|Japan princess likely to bear male heir
[ 2006-07-28 10:00 ]
|Japanese Princess Kiko, wife of Emperor
Akihito's second son Prince Akishino, smiles as she leaves a general
meeting of the Japanese Red Cross Society in Tokyo in this May 25,
2006 file photo.[Reuters]|
Japan's royal baby isn't due for weeks, but popular magazines, never
shy about probing the secrets of the great and famous, have already
decided that the imperial family is about to welcome its first male heir
in over 40 years.
Speculation over whether Princess Kiko, 39, the wife of the emperor's
younger son, will give birth to a boy has simmered since an announcement
in February that she was pregnant with her third child.
But news last week that Kiko would probably give birth ahead of her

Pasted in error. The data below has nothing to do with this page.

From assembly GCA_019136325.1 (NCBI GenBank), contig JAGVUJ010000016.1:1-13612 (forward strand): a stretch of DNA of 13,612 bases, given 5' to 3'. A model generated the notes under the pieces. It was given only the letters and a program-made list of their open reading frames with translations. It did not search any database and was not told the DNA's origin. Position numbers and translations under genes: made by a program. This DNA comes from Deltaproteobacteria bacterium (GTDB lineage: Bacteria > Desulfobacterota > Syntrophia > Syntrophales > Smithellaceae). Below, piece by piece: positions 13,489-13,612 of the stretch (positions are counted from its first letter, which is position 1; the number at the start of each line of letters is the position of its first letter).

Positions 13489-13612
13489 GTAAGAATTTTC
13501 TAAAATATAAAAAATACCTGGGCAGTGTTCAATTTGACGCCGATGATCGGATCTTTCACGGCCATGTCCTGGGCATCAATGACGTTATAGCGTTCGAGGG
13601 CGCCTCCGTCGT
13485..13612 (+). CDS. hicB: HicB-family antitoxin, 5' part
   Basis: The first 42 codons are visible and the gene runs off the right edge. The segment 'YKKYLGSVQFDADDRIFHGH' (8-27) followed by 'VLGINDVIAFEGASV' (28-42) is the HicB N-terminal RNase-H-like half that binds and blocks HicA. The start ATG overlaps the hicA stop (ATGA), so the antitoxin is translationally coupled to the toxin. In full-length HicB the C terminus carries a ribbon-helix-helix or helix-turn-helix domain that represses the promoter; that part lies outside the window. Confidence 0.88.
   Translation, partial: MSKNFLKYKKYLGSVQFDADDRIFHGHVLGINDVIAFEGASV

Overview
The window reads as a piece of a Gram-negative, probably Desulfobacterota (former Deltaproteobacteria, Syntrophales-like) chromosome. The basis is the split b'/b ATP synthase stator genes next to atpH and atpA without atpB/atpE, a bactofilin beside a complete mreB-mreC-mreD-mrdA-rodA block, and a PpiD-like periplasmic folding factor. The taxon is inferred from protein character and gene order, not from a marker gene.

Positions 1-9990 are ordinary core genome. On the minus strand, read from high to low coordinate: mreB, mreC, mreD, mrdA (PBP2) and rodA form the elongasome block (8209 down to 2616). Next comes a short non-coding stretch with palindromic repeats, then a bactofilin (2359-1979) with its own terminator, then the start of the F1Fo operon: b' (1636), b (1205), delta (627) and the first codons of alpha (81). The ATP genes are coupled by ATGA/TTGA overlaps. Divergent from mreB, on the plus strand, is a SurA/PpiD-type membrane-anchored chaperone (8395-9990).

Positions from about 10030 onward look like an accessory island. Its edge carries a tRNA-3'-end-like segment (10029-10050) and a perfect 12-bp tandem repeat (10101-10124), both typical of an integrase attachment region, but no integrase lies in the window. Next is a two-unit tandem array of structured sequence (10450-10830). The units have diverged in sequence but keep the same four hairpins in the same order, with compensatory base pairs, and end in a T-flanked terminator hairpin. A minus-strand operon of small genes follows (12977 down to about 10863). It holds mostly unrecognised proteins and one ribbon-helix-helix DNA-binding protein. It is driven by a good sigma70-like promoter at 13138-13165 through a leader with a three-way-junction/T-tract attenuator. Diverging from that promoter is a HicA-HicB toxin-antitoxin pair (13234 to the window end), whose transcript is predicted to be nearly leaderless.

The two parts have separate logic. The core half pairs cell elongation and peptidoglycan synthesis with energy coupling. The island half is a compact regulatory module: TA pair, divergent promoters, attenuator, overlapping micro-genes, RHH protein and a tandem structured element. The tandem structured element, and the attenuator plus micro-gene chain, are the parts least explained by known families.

late September due date through a Caesarean
operation has prompted a spate of confident predictions by
the tabloid media.
"The birth of a boy!" trumpeted one headline in the weekly Shukan Post.
Other magazines have run similar articles.
No males have been born into the imperial family since Kiko's husband,
Prince Akishino, in 1965 and the government had planned to introduce a
bill to avert a succession
crisis by revising a 1947 law to give women equal rights to inherit the
Kiko's pregnancy, however, prompted the government to put off the plan,
which was bitterly opposed by conservatives keen to preserve a males-only
tradition they say stretches back more than 2,000 years.
The Imperial Household Agency, which handles royal affairs, is
maintaining a frosty silence on the question of gender.
"We don't know, and we would not comment about it if we did," a
spokesman for the agency said. "The parents themselves say they don't want
to know until the baby is born."
But the mention of a Caesarean
has many magazines speculating that special care is being taken to ensure
the safe birth of a male heir, and royal watchers agree that the baby's
gender may already be known.